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Tokyo on Monday welcomed China’s advance to the world’s second-biggest economy in 2010, with Cabinet members expressing hope that Japan, relegated to third place, and Asia as a whole will benefit from the emerging economy’s development.

Chief Cabinet Secretary Yukio Edano said “the important thing is to incorporate such vitality” to seek growth in the Japanese economy, while economic and fiscal policy minister Kaoru Yosano separately said Japan wants to deepen its “friendly and favorable” economic ties with China.

“We are not engaging in economic activities to vie for ranking but to enhance people’s lives. From that point of view, we welcome China’s economic advancement as a neighboring country,” Yosano said, giving an upbeat view on Japan’s prospects despite the pause in its economic recovery.

According to preliminary gross domestic product data released by the Cabinet Office earlier in the day, the Japan’s economy contracted in the three months through December on weak consumption, logging the first decline in five quarters.

“The data for the October-December quarter underscored that the economic condition is at a standstill,” Yosano said, adding that “the situation surrounding Japan’s economy is not necessarily bad” given the bright signs in the U.S. economy.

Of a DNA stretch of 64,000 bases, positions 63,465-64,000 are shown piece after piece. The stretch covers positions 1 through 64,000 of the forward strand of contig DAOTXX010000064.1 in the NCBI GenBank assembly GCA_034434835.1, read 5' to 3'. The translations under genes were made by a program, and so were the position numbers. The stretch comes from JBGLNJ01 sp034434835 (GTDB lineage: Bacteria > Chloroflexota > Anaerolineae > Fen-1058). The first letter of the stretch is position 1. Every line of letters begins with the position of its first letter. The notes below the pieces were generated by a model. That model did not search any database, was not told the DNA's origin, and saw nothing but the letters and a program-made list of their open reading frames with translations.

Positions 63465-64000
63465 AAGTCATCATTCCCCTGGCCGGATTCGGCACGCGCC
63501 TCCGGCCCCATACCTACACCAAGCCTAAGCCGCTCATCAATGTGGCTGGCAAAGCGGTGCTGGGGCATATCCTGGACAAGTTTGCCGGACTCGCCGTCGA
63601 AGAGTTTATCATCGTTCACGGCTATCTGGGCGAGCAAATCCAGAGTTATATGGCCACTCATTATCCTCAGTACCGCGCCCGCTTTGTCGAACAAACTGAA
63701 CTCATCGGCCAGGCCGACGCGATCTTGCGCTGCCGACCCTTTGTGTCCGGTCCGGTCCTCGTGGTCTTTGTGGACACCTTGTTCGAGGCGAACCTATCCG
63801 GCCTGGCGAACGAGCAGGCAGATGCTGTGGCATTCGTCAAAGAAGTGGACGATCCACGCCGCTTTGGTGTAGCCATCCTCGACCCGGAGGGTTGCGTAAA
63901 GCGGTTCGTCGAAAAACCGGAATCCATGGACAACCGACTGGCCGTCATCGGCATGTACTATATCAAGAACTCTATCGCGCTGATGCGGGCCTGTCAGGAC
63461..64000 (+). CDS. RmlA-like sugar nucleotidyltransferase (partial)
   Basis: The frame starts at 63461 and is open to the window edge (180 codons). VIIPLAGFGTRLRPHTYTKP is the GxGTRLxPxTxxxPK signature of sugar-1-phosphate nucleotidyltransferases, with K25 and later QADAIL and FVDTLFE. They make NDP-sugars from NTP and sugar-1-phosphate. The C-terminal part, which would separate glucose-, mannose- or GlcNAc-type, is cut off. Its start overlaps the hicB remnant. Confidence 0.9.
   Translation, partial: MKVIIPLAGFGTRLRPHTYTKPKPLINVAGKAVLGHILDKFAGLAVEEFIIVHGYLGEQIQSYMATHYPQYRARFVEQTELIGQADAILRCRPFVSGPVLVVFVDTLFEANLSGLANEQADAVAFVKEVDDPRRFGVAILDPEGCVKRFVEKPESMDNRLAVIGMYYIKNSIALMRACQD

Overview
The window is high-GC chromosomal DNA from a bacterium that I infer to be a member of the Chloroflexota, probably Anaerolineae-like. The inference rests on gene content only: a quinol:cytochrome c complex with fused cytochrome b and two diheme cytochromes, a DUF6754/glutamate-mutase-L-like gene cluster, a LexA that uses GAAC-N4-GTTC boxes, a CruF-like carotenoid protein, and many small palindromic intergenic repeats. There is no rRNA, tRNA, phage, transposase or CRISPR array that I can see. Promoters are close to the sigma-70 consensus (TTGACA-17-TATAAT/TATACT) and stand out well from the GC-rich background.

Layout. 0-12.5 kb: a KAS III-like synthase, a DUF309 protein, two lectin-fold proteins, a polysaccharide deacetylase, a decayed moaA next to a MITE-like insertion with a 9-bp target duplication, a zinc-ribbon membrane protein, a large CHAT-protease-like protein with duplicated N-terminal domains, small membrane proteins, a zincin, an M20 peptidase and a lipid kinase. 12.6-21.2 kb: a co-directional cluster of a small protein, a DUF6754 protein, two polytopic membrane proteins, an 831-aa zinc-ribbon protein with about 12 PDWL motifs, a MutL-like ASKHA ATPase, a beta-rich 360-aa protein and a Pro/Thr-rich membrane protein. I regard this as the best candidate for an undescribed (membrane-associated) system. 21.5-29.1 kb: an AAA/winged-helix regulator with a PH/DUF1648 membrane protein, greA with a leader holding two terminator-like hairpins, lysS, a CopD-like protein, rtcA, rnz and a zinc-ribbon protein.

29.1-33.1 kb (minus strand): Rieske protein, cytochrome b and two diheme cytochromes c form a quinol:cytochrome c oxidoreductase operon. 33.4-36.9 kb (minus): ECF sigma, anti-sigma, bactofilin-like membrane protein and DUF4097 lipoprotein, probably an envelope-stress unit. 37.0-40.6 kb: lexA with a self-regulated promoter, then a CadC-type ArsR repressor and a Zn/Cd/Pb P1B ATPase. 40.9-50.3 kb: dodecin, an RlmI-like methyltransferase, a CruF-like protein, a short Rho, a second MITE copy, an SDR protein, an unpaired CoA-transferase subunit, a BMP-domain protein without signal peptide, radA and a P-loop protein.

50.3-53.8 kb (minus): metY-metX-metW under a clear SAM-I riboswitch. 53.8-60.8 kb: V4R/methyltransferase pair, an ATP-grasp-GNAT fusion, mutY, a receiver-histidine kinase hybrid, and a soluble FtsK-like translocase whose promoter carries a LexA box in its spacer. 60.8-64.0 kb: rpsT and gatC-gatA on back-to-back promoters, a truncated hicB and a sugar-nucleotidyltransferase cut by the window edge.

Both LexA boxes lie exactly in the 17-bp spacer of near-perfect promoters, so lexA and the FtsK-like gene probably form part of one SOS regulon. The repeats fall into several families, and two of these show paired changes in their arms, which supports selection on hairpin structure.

But Yosano warned that the domestic political situation could serve as “a risk” to the economy, given concerns about the government’s ability to ensure passage of the fiscal 2011 budget and related bills by the March 31 end of the current fiscal year in a divided Diet.

Japan had maintained its position as the world’s second-largest economy since 1968. But the latest data showed that Japan dropped to third place, behind the United States and China.

Yosano said he expects China’s advance to serve as “a cornerstone for the regional economy, including the East Asian and Southeast Asian regions, to develop in an integrated manner.”

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